How tough it is for military families is underscored in a recent Department of Defense survey. The findings show that spouses are fed up with military life. The survey found that the percentage of military spouses who say they are happy with military life and support their spouse staying in the service has sunk to the lowest point in nearly a decade.
The employment issue is particularly important because of its direct connection to military readiness. If a military family is suffering financial stress, and the spouse has difficulty getting a job, then the service member is less likely to stay in the armed forces, at a time when recruitment and retention are major concerns for the leadership. In fact, nearly 70 percent of married service members say their spouse’s ability to maintain a career has a moderate-to-large impact on their decision to stay in the military.
Lawmakers and the administration are mobilizing to correct the longstanding problem faced by military families. Among the remedies in the works: Congress is weighing a measure that would give employers a federal tax credit for hiring a military spouse. The Department of Defense is piloting a new fellowship program that pairs military spouses with companies across various industries. The federal government and state governments are working to allow military spouses to transfer certain occupational licenses across states so that they can continue employment as the service member is reassigned around the country.
But more can be done at the state level. The nation’s governors and chief state school officers should ensure the portability of retirement benefits for those military spouses who work in K-12 schools or who are seeking to work in them.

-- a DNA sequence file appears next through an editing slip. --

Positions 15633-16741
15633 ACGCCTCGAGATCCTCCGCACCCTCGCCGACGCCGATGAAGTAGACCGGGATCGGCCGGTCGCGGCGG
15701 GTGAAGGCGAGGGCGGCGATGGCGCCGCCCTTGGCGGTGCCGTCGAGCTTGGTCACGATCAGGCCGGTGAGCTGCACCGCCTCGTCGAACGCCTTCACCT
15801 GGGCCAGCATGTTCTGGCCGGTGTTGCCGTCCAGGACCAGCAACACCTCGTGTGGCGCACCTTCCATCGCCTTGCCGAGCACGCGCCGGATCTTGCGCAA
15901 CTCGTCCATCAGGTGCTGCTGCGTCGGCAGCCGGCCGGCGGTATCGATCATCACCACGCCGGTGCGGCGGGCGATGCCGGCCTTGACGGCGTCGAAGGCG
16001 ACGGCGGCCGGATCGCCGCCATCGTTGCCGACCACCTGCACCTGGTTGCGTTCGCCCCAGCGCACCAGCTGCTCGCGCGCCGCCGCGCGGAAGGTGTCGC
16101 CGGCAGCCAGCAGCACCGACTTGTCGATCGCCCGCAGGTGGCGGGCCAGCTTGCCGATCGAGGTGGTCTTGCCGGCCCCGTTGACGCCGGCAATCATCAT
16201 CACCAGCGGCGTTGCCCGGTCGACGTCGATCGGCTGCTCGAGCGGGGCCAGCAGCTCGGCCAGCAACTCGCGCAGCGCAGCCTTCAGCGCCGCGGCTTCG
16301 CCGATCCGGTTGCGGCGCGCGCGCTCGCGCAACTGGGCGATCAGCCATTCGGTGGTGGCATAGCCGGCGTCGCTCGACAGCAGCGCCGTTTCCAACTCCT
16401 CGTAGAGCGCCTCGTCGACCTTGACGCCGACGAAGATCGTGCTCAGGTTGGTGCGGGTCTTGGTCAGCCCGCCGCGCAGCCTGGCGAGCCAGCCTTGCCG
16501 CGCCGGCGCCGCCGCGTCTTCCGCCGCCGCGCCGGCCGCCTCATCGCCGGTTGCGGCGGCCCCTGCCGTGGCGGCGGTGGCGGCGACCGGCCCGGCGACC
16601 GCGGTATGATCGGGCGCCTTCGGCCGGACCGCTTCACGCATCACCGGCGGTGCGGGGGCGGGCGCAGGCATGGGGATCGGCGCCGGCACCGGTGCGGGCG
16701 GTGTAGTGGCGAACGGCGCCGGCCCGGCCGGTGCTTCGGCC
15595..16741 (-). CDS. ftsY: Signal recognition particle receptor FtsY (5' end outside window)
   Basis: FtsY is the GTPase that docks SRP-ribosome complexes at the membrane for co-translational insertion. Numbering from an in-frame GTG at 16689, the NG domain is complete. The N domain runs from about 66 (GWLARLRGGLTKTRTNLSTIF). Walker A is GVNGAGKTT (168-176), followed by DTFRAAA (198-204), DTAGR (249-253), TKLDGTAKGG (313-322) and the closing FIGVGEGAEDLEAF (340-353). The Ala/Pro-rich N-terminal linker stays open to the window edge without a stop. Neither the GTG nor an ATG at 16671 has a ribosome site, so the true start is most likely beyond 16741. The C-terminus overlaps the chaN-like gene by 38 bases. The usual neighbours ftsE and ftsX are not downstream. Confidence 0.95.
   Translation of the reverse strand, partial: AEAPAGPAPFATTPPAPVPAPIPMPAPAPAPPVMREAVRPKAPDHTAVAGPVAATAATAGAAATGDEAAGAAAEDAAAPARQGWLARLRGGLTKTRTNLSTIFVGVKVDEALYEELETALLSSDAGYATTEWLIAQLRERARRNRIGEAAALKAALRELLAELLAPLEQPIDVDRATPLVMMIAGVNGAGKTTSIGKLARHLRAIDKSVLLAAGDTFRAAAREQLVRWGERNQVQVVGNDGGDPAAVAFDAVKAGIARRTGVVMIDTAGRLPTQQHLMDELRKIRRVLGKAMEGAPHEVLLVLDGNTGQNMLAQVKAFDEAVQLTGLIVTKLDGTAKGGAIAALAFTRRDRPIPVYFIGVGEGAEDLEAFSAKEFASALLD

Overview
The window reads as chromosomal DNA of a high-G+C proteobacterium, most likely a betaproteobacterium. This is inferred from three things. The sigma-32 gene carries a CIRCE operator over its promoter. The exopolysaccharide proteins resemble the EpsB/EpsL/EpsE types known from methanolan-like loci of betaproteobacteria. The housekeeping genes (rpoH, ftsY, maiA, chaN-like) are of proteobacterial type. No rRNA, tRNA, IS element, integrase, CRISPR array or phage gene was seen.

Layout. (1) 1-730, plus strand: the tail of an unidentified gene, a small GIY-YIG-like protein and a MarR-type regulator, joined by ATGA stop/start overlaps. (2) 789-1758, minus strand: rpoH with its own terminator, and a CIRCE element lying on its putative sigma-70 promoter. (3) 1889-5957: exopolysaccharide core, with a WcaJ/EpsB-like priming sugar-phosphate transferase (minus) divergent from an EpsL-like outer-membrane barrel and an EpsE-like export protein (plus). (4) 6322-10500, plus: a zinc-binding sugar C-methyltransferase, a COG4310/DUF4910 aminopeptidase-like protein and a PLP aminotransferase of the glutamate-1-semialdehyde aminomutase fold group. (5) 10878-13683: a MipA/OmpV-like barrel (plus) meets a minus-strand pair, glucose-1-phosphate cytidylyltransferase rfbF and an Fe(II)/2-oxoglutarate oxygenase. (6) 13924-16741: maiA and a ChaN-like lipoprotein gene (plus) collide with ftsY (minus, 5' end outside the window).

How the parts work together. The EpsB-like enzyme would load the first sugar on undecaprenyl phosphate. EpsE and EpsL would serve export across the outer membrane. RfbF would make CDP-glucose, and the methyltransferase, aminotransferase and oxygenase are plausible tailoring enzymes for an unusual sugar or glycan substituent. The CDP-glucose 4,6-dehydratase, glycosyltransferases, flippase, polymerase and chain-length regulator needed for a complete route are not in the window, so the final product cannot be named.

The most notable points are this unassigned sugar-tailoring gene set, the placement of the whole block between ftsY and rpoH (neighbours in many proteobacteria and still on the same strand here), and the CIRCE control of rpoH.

Nearly all educator spouses of active-duty service members are effectively unable to accumulate retirement benefits equivalent to their non-military spouse peers due to existing regulations governing public education retirement. The result is the military spouse either works in the K-12 field at a substantial financial penalty, or they are driven to work in other fields. This is at a time when the nation is experiencing shortages of qualified teachers and military spouses could help fill the demand.
The solution is straightforward but requires all states with substantial military populations to agree. States should establish retirement program exemptions for qualified military spouses that allow for immediate vesting and portability. This can be in the style of a 401(k)/403(b) retirement program, allowing military spouses to maintain equivalent benefits to their civilian peers. Local education agencies and eligible individuals would collectively contribute to the account.
Some states are already contemplating action on the issue. For example, the North Dakota legislature has called for a task force to study how the state might be a model for the rest of the nation. This is thanks to the foresight and leadership of Kirsten Baesler, North Dakota’s state superintendent of public instruction.
The financial stress on military families is a front-and-center national security problem. And even more so now that recruitment is a major concern and retention is more vital than ever. Lawmakers at the state and federal levels can do their part by removing obstacles to employment and paving the way for the fair treatment of education professionals who are also military spouses.
Marcus Lingenfelter, chair of the K-12 education taskforce at the Association of Defense Communities, is chief policy officer at Cognia, a non-profit that helps improve the performance of school systems.